India's dream of resurrecting one of the world's oldest seats of learning, Nalanda University, came a step closer on Tuesday with the first meeting of the board of governors. The governing body announced that the university, which has lain in ruins for 800 years since being razed by foreign invaders, will be functional (tentatively) by 2013.
Five countries - Japan, China, Singapore, Thailand and India - have undertaken to build the new Nalanda, which will start with a strong focus on postgraduate education and research in the humanities.
Other departments will include information sciences and technology, business management in relation to public policy and development, and ecology and environment, in addition to languages and literature, religion and philosophy, historical studies, international relations and peace studies, and Buddhist studies.
"There has been immense interest from the international community. Scholars not just from East Asia, but from the West have expressed interest in collaborating with the project," said newly-appointed Vice-chancellor Gopa Sabharwal.
A global design competition for the university's architecture will soon be launched, Sabharwal announced.
"The idea is too big and we need the best brains in the world right from the design to the teaching. A lot of thought has gone into the resurrection of the university and I don't think attracting the best will be a challenge," she said.
Sabharwal said the immediate challenge would be turning Nalanda into the natural choice for students and teachers.
"The past glory is there. But as a university we have to build the reputation of our courses, teaching and research so that it is the preferred choice for everyone. A lot of thought has gone into planning. A world-class university is not built in a few years.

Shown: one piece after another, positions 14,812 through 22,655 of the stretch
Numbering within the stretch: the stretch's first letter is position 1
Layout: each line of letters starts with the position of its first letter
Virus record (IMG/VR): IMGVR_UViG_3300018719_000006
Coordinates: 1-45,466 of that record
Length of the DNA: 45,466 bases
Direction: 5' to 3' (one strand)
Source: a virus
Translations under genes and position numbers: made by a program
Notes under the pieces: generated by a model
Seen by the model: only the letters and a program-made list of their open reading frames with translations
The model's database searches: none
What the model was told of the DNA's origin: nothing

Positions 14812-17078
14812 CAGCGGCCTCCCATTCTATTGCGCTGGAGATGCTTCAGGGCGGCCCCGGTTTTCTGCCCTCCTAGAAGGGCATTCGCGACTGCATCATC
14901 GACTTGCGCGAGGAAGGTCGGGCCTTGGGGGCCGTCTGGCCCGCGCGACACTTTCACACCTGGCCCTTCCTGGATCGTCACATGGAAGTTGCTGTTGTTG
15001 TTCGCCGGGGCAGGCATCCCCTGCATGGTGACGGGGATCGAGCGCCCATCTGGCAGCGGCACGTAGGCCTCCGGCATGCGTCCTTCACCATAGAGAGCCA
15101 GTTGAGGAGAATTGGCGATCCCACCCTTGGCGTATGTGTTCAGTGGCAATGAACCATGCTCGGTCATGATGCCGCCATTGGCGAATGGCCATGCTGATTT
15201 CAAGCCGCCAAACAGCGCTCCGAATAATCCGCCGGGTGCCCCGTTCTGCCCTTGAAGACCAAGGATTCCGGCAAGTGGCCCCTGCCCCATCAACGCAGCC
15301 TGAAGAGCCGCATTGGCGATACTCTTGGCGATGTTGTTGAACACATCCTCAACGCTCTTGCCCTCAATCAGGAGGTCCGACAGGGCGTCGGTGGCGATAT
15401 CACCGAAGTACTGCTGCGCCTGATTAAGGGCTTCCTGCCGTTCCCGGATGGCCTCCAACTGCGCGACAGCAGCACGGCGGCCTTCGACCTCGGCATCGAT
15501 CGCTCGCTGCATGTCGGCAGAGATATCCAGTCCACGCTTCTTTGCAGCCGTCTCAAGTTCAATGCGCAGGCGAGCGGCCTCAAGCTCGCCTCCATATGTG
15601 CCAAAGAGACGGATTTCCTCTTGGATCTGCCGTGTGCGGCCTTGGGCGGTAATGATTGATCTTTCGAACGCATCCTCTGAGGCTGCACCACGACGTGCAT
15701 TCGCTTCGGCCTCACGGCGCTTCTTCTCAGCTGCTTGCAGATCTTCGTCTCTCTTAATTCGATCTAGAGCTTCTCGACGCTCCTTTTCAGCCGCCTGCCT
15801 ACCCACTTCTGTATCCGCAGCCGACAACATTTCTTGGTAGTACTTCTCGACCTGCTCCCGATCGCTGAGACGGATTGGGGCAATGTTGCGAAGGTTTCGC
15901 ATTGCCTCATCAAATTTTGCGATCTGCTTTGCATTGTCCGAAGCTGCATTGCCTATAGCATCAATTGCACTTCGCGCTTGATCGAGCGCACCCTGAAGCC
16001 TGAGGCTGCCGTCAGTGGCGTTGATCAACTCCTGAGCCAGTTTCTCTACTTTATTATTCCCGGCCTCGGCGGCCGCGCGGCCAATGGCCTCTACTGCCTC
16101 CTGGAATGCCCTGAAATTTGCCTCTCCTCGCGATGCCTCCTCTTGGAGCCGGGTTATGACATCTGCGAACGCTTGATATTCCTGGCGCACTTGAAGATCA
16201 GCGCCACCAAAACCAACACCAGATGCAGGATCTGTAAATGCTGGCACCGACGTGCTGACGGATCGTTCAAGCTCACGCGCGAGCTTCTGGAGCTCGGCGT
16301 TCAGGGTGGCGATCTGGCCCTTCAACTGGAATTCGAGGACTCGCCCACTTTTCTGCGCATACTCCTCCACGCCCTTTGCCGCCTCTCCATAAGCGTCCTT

"We will also have to coordinate with our international partners as Nalanda is an Asian project and not an India one," Sabhrawal said.
The Nalanda Mentor Group was set up in 2007 and has spent three years brainstorming and debating the vision of the university.
Speaking to local media in New Delhi, Amartya Sen, the renowned economist and Nobel laureate and chair of the governing board, said Nalanda was not a diplomatic exercise but an academic venture.
As the project recaptures its past glory and élan, it will boost Asia's confidence in its intellectual and academic capacities and dent the heavy reliance that exists today on Western universities like Oxford, Cambridge and Harvard for Asian scholars' professional credibility and recognition, Sen said.
Historians believe that the university, in Bihar, once catered for 10,000 students and scholars from across the Asia, studying subjects ranging from science and philosophy to literature and mathematics. Founded in the third century, it gained an international reputation before being destroyed and its vast library burnt down in 1193, when Oxford was only just coming into existence.
Piles of red bricks and some marble carvings are all that remain at the site, 90 kilometres from Bihar's capital Patna.
"Nalanda was one of the highest intellectual achievements in the history of the world and we are committed to revive it," Sen said.
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